A proposed multiuse development in Southlake called Brumlow East is going back to the drawing board.

During the June 4 City Council meeting, a split decision led to the developer asking for more time to decide the next steps for the project. The plans called for eight office buildings and 56 residential dwellings on 21.55 acres of the land. The remaining acreage is in the flood plain and cannot be development, according to city staff.

The vote on the current land use designation, which would change from industrial to mixed-use, passed 5-1, with Deputy Mayor Pro Tem Kathy Talley voting no.

The second vote entailed changing the zoning from agricultural to a transitional zoning district. The results of that vote were tied 3-3 with Talley, Frances Scharli and Mayor Shawn McCaskill voting no. Council member Amy Torres-Lepp was not present at the meeting, which led to the deadlock margin.

In response, applicant Martin Schelling asked for the item to be tabled until the Aug. 6 meeting to review plans for the property. Schelling indicated he would look into industrial options in the area to maintain the land use. After he requested to table the vote, council voted to erase the earlier votes on the project.

The background

Wright Brumlow East Real Estate owns the 32.8-acre property and asked for two changes to the land located near Brumlow Avenue and East Continental Boulevard.

The location features residential homes that would’ve been torn down to make way for the proposed development.

The residential plan was decreased from 94 possible houses to 56 to address density concerns, Curtis Young from Sage Group said.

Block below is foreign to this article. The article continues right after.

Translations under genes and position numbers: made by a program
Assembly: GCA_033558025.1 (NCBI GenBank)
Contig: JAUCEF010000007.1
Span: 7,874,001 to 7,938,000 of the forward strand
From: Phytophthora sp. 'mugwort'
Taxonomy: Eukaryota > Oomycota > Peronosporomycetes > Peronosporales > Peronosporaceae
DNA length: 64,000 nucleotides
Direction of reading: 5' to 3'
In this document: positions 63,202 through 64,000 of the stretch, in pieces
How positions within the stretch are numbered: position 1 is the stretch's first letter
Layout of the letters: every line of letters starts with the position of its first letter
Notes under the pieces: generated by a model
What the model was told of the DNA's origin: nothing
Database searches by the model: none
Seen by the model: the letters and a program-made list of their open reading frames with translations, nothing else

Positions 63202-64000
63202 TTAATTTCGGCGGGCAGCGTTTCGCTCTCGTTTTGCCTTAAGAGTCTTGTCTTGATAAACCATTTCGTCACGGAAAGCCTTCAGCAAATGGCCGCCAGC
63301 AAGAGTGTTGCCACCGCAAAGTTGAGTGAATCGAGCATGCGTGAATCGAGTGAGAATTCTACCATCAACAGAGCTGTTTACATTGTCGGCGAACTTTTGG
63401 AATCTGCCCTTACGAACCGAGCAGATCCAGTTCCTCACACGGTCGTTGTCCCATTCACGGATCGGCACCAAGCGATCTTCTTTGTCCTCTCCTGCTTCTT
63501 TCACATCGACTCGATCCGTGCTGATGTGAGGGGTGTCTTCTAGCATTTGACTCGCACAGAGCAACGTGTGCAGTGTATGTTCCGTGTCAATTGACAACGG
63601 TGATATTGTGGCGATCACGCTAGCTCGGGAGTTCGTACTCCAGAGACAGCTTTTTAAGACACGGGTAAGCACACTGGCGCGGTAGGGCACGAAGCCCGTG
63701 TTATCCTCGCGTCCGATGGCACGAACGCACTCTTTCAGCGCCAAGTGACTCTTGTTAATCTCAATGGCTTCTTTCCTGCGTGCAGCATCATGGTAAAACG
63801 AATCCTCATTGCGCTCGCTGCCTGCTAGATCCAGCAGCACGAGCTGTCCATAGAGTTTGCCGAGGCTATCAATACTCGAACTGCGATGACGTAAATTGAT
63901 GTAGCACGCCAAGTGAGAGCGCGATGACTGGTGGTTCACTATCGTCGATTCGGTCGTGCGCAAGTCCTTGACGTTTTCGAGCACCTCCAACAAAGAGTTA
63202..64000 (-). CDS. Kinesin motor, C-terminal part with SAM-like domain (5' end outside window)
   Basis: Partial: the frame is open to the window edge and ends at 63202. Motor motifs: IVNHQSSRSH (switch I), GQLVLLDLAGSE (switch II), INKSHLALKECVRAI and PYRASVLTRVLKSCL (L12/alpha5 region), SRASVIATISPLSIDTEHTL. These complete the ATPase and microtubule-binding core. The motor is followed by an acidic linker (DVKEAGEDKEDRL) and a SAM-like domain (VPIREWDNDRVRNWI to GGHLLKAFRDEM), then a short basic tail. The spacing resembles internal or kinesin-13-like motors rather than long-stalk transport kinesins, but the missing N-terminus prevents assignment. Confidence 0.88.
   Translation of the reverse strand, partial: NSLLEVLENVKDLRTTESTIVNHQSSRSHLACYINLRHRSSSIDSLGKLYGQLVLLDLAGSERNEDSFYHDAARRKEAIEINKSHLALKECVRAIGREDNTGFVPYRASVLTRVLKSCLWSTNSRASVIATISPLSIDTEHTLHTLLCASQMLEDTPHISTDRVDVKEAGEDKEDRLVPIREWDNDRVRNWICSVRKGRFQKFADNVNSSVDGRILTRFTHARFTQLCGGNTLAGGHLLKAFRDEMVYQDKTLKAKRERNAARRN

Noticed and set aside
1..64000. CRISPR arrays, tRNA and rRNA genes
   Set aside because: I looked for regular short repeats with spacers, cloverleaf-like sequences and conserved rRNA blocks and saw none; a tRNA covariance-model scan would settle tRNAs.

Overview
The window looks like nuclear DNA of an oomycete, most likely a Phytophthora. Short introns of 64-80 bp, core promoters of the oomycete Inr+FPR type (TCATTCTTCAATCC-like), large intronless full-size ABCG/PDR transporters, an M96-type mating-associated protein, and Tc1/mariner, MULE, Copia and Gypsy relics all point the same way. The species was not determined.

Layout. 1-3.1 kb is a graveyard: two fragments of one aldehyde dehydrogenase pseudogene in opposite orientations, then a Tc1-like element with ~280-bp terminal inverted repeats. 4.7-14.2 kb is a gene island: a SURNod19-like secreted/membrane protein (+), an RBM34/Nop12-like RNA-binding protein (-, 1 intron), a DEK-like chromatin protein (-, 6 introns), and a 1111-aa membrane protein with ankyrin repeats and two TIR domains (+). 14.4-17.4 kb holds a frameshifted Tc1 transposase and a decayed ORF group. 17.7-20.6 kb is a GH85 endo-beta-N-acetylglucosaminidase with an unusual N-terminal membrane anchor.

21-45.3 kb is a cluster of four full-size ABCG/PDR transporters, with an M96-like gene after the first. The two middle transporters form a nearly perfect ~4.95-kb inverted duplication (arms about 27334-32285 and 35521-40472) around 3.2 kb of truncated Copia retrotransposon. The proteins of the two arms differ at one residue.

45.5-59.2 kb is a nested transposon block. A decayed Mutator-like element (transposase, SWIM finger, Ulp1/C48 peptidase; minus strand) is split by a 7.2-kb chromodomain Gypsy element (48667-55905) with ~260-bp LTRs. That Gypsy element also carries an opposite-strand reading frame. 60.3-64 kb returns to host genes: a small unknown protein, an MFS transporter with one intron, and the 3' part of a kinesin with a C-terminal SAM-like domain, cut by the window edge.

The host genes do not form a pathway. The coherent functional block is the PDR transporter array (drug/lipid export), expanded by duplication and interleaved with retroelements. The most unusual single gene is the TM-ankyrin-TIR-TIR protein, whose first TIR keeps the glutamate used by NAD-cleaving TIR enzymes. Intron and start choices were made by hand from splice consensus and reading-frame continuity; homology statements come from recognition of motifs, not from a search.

The commercial side of the development would feature 70,000 square feet of office and warehouse space, which would front Brumlow Avenue.

The details

The overall council meeting lasted nearly four hours, and almost three hours was devoted to this project. A number of people spoke in opposition of the development, citing traffic issues along Brumlow Avenue and Continental Boulevard in the morning and evening rush hour times.

Within 300 feet of the proposed development, the city received two residents in support and 13 against the development prior to the meeting.

The city has the expansion of Brumlow Avenue on the long-term project list, and McCaskill said the project could cost upwards of $30 million. Public Works Director Rob Cohen said that project could start as early as 2027 but could start in 2029. McCaskill said the timeline is dependent on money and if the city would need to seek additional funding from the state or federal government.

“You aren’t the problem,” Mayor Pro Tem Randy Williamson said to Schelling. “You are not asking for anything different than anyone else the last 30 years; you happened to be the last piece. You could argue the residential [traffic] could be a little more of a challenge. But light industrial is going to be all day, every day, and you're talking tractor trailers, box trucks, delivery trucks, trucks with trailers on the back of them. And so at least my position on this is that the industrial use is worse for contributing to the traffic.”

Zooming in

Schelling was asked by council to consider trimming the housing development portion down to provide bigger lot sizes to match adjacent developments but did not take to the idea.

“We run numbers, and we are happy; we think we will make a reasonable profit but not a killing,” he said. “That is why we brought it forward this way. We brought forward something practical and reasonable on our end that we could live and what the city could live with. If we whittle more on residential, it doesn’t make sense. This is the third rendition of this. We worked hard to make this work.”

Schelling said construction of houses and buildings were still two to three years away, if approved. With some of the land being in a floodplain, the Federal Emergency Management Agency would have to provide clearance for the project in addition to council.

Quote of note

“We have an opportunity to take it down from industrial, whether fuel tanks or warehouses; I'm in favor of the residential development. Of course, the devil's in the details,” McCaskill said. “We have to get it right, and so points taken from everyone in the audience and those who have submitted comments.”